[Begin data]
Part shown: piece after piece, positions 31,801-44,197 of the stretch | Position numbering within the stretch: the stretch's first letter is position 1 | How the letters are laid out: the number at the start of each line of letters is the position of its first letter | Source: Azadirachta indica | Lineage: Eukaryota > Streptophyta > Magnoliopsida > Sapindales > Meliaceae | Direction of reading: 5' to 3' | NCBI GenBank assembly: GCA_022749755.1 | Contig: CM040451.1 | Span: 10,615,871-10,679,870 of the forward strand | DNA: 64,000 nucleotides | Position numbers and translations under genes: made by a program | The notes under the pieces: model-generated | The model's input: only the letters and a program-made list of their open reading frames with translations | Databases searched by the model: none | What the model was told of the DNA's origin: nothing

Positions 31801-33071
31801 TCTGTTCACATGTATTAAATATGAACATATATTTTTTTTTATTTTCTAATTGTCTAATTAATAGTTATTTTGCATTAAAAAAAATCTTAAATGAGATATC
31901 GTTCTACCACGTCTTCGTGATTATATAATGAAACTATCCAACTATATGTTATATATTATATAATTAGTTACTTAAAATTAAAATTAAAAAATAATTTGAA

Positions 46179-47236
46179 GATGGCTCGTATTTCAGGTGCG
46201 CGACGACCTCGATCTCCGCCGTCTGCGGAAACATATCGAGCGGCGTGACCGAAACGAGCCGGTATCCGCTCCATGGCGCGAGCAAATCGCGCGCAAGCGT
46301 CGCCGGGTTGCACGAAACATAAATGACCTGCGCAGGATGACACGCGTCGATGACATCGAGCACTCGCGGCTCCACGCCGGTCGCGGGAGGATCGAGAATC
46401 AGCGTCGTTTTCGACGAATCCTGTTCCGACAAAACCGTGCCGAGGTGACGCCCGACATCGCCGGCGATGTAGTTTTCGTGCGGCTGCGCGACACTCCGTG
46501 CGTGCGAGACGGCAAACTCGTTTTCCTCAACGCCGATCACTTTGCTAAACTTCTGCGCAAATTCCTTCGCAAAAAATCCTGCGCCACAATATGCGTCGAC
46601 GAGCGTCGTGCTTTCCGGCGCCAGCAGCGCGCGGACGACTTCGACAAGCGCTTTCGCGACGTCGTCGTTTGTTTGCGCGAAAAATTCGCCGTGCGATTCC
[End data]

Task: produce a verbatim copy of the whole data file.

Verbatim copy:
Part shown: piece after piece, positions 31,801-44,197 of the stretch | Position numbering within the stretch: the stretch's first letter is position 1 | How the letters are laid out: the number at the start of each line of letters is the position of its first letter | Source: Azadirachta indica | Lineage: Eukaryota > Streptophyta > Magnoliopsida > Sapindales > Meliaceae | Direction of reading: 5' to 3' | NCBI GenBank assembly: GCA_022749755.1 | Contig: CM040451.1 | Span: 10,615,871-10,679,870 of the forward strand | DNA: 64,000 nucleotides | Position numbers and translations under genes: made by a program | The notes under the pieces: model-generated | The model's input: only the letters and a program-made list of their open reading frames with translations | Databases searched by the model: none | What the model was told of the DNA's origin: nothing

Positions 31801-33071
31801 TCTGTTCACATGTATTAAATATGAACATATATTTTTTTTTATTTTCTAATTGTCTAATTAATAGTTATTTTGCATTAAAAAAAATCTTAAATGAGATATC
31901 GTTCTACCACGTCTTCGTGATTATATAATGAAACTATCCAACTATATGTTATATATTATATAATTAGTTACTTAAAATTAAAATTAAAAAATAATTTGAA

Positions 46179-47236
46179 GATGGCTCGTATTTCAGGTGCG
46201 CGACGACCTCGATCTCCGCCGTCTGCGGAAACATATCGAGCGGCGTGACCGAAACGAGCCGGTATCCGCTCCATGGCGCGAGCAAATCGCGCGCAAGCGT
46301 CGCCGGGTTGCACGAAACATAAATGACCTGCGCAGGATGACACGCGTCGATGACATCGAGCACTCGCGGCTCCACGCCGGTCGCGGGAGGATCGAGAATC
46401 AGCGTCGTTTTCGACGAATCCTGTTCCGACAAAACCGTGCCGAGGTGACGCCCGACATCGCCGGCGATGTAGTTTTCGTGCGGCTGCGCGACACTCCGTG
46501 CGTGCGAGACGGCAAACTCGTTTTCCTCAACGCCGATCACTTTGCTAAACTTCTGCGCAAATTCCTTCGCAAAAAATCCTGCGCCACAATATGCGTCGAC
46601 GAGCGTCGTGCTTTCCGGCGCCAGCAGCGCGCGGACGACTTCGACAAGCGCTTTCGCGACGTCGTCGTTTGTTTGCGCGAAAAATTCGCCGTGCGATTCC